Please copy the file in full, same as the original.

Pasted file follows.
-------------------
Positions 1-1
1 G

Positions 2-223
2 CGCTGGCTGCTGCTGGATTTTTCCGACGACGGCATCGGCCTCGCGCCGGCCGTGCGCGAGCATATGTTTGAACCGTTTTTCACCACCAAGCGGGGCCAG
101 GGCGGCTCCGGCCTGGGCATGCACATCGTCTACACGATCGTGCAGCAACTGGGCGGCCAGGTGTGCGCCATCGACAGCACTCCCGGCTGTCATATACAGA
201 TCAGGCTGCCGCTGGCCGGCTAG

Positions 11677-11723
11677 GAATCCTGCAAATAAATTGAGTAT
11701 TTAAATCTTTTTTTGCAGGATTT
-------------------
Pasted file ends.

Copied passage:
Positions 1-1
1 G

Positions 2-223
2 CGCTGGCTGCTGCTGGATTTTTCCGACGACGGCATCGGCCTCGCGCCGGCCGTGCGCGAGCATATGTTTGAACCGTTTTTCACCACCAAGCGGGGCCAG
101 GGCGGCTCCGGCCTGGGCATGCACATCGTCTACACGATCGTGCAGCAACTGGGCGGCCAGGTGTGCGCCATCGACAGCACTCCCGGCTGTCATATACAGA
201 TCAGGCTGCCGCTGGCCGGCTAG

Positions 11677-11723
11677 GAATCCTGCAAATAAATTGAGTAT
11701 TTAAATCTTTTTTTGCAGGATTT